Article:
Bosch J., Vicens N. (2005) Sex allocation in the solitary bee Osmia cornuta: Do females behave in agreement with Fisher's theory?. Behavioral Ecology and Sociobiology. 59: 124-132.EnllaçDoi: 10.1007/s00265-005-0017-8
Fisher's theory of sex allocation predicts that, in a panmictic population, parental investment will be equally distributed between male and female progeny. Most studies on parental investment in nesting solitary bees and wasps use offspring or provision weight as estimators of parental investment and do not corroborate Fisher's theory. The measurement of parental investment may be confounded by several factors. First, the use of offspring or provision size does not account for seasonal variation in foraging costs associated with aging of nesting females. Second, provision or offspring size do not reflect parental investment associated with nest construction. In this two-year study we measured parental investment in a solitary bee. We calculated sex allocation using both provision weight and foraging time as parental investment estimators. Investment in pollen-nectar provisions decreased, while investment in mud structures (nest construction) increased, as the nesting period progressed. Overall investment in provisions per nest was ∼25 times higher than investment in mud. Pollen-nectar foraging trips became longer as the season progressed, but mud trip duration did not vary. Due to weather differences between years, more offspring per female were produced in the first year, but progeny sex ratio and mean offspring size of both sexes were similar between years. Mortality did not differ between sexes. As predicted by Fisher's theory, production cost ratios did not differ from 1 in either year, irrespective of the currency used to estimate parental investment (provision weight or foraging time). Our results strongly support Fisher's theory. © Springer-Verlag 2005.
Yocum GD, Kemp WP, Bosch J, Knoblett JN (2005) Temporal variation in overwintering gene expression and respiration in the solitary bee Megachile rotundata. Journal of Insect Physiology 51: 621-629.
Bosch J, Kemp WP (2005) Alfalfa leafcutting bee population dynamics, flower availability, and pollination rates in two Oregon alfalfa fields. Journal of Economic Entomology 98: 1077-1086.
Picó FX, Bosch J (2005) Resumen de la II reunión del grupo de trabajo de evolución y biología floral ECOFLOR. Ecosistemas 2005/2.
Kemp WP, Bosch J (2005) Effects of temperature on Osmia lignaria (Hymenoptera: Megachilidae) prepupa-adult development, survival, and emergence. Journal of Economic Entomology 98: 1917-1923.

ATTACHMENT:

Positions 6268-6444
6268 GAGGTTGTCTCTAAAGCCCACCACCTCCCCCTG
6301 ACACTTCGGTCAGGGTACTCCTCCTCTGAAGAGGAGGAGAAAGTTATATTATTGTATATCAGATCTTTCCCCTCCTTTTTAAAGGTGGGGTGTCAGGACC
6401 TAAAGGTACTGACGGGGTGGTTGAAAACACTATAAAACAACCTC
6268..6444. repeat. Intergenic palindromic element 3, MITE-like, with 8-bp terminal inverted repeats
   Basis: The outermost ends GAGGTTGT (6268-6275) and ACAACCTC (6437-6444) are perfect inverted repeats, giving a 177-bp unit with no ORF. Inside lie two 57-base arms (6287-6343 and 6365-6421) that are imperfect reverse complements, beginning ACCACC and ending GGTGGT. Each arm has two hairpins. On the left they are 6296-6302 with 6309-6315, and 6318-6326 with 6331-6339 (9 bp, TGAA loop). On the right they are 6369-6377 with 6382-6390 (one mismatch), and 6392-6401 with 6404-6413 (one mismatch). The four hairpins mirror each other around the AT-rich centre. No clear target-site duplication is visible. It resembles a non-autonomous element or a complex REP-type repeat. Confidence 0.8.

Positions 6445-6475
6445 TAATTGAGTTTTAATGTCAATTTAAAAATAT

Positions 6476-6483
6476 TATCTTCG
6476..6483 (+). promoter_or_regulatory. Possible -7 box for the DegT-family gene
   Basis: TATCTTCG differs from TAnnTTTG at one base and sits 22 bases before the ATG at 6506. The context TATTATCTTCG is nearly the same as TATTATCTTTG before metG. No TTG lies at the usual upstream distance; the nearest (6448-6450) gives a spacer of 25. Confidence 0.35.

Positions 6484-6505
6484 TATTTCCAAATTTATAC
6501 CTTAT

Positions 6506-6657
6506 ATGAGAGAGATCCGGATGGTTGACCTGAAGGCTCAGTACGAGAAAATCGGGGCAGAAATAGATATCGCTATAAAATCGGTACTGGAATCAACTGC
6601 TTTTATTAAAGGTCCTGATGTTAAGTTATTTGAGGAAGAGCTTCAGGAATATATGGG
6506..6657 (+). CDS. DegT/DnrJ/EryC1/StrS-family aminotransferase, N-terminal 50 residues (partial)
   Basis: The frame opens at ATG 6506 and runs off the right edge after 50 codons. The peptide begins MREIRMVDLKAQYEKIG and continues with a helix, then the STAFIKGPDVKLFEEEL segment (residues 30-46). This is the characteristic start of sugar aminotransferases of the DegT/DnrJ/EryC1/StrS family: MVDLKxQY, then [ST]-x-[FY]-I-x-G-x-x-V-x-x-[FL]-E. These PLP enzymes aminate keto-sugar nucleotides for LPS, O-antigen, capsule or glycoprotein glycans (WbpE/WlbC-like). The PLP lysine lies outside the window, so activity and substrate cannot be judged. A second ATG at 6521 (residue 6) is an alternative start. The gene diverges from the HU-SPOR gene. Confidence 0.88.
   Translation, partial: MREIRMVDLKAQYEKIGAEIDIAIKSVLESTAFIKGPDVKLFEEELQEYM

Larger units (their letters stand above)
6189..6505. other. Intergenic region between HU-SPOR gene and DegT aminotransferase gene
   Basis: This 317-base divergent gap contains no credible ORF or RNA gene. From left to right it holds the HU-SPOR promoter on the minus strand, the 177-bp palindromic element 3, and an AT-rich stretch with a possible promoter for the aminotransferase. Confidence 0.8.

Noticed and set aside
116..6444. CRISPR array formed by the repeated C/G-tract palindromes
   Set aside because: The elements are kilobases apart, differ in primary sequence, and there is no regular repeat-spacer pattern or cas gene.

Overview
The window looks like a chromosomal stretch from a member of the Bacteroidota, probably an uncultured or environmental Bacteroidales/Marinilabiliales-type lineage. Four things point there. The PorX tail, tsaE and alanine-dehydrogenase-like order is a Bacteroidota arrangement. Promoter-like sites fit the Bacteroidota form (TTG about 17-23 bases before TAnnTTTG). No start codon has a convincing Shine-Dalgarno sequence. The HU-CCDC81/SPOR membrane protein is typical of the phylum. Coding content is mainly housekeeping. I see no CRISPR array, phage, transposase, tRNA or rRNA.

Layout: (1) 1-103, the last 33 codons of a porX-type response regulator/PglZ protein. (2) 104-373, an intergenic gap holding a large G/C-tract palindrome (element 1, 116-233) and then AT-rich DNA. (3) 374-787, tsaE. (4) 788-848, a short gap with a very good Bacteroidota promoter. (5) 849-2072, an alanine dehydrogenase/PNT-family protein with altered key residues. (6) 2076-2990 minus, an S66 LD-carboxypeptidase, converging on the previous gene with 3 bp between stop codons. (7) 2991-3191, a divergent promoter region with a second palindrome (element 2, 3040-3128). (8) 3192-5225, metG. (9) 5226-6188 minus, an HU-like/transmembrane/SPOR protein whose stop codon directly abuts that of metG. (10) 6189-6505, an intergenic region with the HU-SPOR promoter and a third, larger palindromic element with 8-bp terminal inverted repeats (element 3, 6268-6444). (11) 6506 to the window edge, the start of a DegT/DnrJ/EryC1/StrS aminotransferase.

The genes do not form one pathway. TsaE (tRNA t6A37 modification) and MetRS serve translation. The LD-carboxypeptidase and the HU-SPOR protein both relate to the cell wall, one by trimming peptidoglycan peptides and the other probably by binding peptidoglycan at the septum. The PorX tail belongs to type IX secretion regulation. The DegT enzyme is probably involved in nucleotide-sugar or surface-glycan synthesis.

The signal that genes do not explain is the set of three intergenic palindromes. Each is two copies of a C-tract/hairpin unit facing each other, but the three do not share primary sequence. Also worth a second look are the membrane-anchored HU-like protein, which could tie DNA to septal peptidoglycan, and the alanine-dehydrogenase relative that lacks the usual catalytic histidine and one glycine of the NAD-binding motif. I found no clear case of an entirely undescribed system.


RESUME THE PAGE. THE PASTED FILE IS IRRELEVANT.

Ladurner E, Bosch J, Kemp WP, Maini S (2005) Assessing chronic and acute toxicity of five fungicides to Osmia lignaria and Apis mellifera. Apidologie 36: 449-460.
Bosch J (2005) The contribution of solitary bees to crop pollination: from ecosystem service to pollinator management. Primeras Jornadas de Polinización en plantas hortícolas. Almería. pp. 151-165.
Guédot C, Bosch J, Kemp WP (2005) The relative importance of vertical and horizontal visual cues in nest location by Megachile rotundata (F.) (Hymenoptera: Megachilidae). Journal of Apicultural Research 44: 109-115.
Ladurner E., Bosch J., Kemp W.P., Maini S. (2005) Assessing delayed and acute toxicity of five formulated fungicides to Osmia lignaria Say and Apis mellifera. Apidologie. 36: 449-460.EnllaçDoi: 10.1051/apido:2005032
The delayed and acute toxicity of benomyl (Benlate®), captan (Captan 50WP), iprodione (Rovral®), propiconazole (Orbit™), and neem oil (Trilogy®) to two crop pollinators, A. mellifera and O. lignaria, was evaluated. Survival after contact and oral single exposure to high doses of the pesticides was compared to survival of controls with the dosing vehicle. LD 50 values at 24, 48 and 72 h from exposure were determined. Contact and oral exposure to benomyl and iprodione did not affect survival of any of the two species. Contact exposure to neem oil affected survival of A. mellifera. Orally administered propiconazole showed delayed and acute toxicity to both species. Captan severely limited survival of O. lignaria. The tested fungicides seemed to be safe to both bee species at the recommended rates, with the exception of captan to O. lignaria. To our knowledge, this is the first complete contact and oral toxicity test on an Osmia species. © INRA/DIB-AGIB/ EDP Sciences, 2005.
Ladurner E., Bosch J., Kemp W.P., Maini S. (2005) Evaluation of a standard artificial flower design to feed individual bees known amounts of pesticides. Apidologie. 36: 379-387.EnllaçDoi: 10.1051/apido:2005025
We investigated the possibility of feeding individual bees known amounts of pesticides on a standard artificial flower with or without scent. We tested experienced and naive (without foraging experience) Osmia lignaria and Megachile rotundata females, and experienced Apis mellifera foragers, and trained (exposed to the artificial flower for 24 h) and untrained individuals of the three species. We also fed untrained individuals of all three species with feeding units made with natural flowers (Ladurner et al., Apidologie 34 (2003) 597-602). Feeding success on artificial flowers was lower (0-50%) for O. lignaria and M. rotundata, than A. mellifera (70-97%). Training improved feeding success in O. lignaria and A. mellifera, but not M. rotundata. Experience improved feeding success in O. lignaria, but not M. rotundata. Scent had no effect on feeding success for any of the three species. Feeding success with the natural flower method was high for the three species (87-90%). © INRA/DIB-AGIB/ EDP Sciences, 2005.
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